Remote patient monitoring (RPM) revolutionized the home care and senior living sectors. With the communications technology evolution, what was once a sci-fi wonder is now available to millions of seniors.

RPM not only improves the quality of help they get from caregivers but also increases their quality of living. Let’s talk about the history, current state, and the future of remote patient monitoring. 

Brief History of Remote Patient Monitoring

Some speculate that the history of remote patient monitoring started about a century and a half ago when doctors started using telephones to consult with each other.

However, it took that long for the tech to develop up to the point where remote patient monitoring became a real thing. In the late 1940s, two healthcare establishments in Pennsylvania started exchanging X-Ray images over telephone lines.

The breakthrough occurred in the early-1960s when RPM started playing a vital role in space exploration projects. In 1961, the first American astronaut Alan Shepard piloted the Freedom 7 mission accompanied by various sensors including a remote electrocardiogram and thermometer.

In the 1970s, several programs for remote monitoring of rural communities were developed. Since then, RPM began evolving at an increasing speed.

Current State of RPM Tech

Today, with universal access to broadband internet and the rise of AI and machine learning, remote patient monitoring became much more reliable and affordable. It is now widely used in home care and senior living.

Numerous RPM tools are available on the market, and their number is growing by the day as the Internet of Things (IoT) keeps developing. Here are some of the tools available today:

  • Monitoring devices that measure health parameters and send the results directly to the medical personnel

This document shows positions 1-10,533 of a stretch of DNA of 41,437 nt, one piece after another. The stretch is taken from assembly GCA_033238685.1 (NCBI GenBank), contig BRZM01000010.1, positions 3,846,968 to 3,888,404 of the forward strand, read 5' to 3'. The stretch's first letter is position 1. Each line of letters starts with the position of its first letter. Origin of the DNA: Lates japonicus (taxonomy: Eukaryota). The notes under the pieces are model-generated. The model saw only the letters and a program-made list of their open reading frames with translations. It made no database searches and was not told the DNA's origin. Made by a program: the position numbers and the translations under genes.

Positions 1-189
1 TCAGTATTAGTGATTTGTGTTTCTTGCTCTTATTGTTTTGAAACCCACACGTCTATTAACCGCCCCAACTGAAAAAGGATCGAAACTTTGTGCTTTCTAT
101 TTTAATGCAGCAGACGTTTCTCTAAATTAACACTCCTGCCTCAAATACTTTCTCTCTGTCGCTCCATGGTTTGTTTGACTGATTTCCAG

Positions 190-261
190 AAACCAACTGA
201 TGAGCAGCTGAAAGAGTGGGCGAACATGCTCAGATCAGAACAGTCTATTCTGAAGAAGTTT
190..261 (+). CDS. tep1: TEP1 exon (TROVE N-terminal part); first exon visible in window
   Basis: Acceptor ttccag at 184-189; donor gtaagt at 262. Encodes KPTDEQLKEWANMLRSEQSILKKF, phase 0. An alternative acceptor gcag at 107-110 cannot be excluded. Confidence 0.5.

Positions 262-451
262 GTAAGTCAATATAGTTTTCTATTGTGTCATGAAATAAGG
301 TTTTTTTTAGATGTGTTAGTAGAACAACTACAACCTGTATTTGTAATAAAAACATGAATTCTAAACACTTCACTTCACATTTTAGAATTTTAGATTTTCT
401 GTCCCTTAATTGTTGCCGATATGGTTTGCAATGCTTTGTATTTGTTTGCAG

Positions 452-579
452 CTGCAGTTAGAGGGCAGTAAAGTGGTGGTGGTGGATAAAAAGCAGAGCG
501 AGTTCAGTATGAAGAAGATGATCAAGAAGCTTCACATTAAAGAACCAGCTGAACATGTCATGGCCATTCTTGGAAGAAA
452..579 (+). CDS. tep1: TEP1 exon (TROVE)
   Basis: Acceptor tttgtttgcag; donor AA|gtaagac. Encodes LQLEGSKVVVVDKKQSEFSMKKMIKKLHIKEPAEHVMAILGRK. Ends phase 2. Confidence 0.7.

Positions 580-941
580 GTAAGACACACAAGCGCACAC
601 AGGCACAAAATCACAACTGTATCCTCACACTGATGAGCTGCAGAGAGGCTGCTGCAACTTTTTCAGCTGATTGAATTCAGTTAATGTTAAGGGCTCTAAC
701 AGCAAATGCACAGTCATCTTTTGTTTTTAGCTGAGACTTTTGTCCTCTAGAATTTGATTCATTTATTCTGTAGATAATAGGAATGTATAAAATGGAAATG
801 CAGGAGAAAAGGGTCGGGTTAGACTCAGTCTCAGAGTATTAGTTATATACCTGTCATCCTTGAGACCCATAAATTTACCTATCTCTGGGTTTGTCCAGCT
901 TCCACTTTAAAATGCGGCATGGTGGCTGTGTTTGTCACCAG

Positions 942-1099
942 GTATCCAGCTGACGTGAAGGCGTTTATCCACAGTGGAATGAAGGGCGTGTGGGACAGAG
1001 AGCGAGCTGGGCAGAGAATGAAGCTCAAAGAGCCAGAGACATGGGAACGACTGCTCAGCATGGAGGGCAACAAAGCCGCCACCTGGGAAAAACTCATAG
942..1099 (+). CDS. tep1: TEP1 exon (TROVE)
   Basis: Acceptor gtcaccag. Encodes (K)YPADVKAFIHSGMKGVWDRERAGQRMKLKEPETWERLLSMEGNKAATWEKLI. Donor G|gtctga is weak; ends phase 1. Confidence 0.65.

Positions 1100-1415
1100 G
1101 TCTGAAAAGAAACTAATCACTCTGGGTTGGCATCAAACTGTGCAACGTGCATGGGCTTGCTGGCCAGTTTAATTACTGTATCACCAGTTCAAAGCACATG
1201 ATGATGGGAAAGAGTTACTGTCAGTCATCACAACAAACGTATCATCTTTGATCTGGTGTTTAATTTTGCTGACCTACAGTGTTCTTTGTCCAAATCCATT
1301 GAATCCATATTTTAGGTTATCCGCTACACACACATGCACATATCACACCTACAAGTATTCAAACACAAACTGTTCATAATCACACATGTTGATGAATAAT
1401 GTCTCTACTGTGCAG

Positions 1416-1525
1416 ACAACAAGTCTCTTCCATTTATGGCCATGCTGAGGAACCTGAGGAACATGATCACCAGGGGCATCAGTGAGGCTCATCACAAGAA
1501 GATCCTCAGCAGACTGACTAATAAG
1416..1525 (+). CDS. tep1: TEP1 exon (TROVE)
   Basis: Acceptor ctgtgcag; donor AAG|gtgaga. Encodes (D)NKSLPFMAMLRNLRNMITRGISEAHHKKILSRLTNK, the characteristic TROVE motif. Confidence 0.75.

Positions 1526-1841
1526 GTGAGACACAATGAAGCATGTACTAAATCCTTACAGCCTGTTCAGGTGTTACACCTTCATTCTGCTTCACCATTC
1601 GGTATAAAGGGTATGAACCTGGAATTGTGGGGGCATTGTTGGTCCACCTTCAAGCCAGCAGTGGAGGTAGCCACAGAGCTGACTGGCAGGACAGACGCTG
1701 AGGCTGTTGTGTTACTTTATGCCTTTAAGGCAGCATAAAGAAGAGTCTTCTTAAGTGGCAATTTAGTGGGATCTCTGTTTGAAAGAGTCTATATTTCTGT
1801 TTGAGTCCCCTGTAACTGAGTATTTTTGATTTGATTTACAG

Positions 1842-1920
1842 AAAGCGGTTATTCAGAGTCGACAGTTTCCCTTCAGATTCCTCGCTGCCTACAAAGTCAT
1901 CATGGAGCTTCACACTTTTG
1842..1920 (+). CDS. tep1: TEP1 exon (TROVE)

• Wearables (such as watches) that check vitals in real-time
  • Activity sensors that report physical activity
  • Apps that help keep track of various conditions

These tools and apps not only provide information to caregivers and clinicians, but also help seniors by educating them and keeping them engaged and updated on their health status.

Another huge advantage of remote patient monitoring is information. Big data collected by RPM tools can be used to improve AI and machine learning tools. By using this data, AI assistants can analyze  medical indicators, recognize emergencies, and prioritize care delivery for medical staff.  

Of course, the COVID-19 pandemic provided even more momentum for RPM growth. Remote monitoring helped the patients to minimize risks and gave relief to overburdened hospitals by reducing the number of admissions.

How Remote Patient Monitoring Will Evolve

In the next few years, the global remote patient monitoring market is projected to double and reach $62 billion by 2027. The main growth drivers named by analysts are:

  • Technological improvements
  • A greater focus on public health
  • More consumer awareness of the benefits of RPM
  • Lower prices

Another important factor that affects RPM growth is the staffing shortage. With more tasks performed remotely and automatically, less strain is put on personnel, and caregivers can do their job more efficiently with less effort.

With that in mind, the importance of AI will grow. Even now, by analyzing data, an AI assistant can come up with personalized solutions and advice. Further tech development only means that the role of such assistance will get more and more crucial.

New remote patient monitoring startups are appearing every day. One can only imagine what heights will the technology reach in the nearest future.

Remote patient monitoring will be the topic of a panel discussion and case study at the HCT Expo. Want to be a part of the RPM revolution? Join us in September!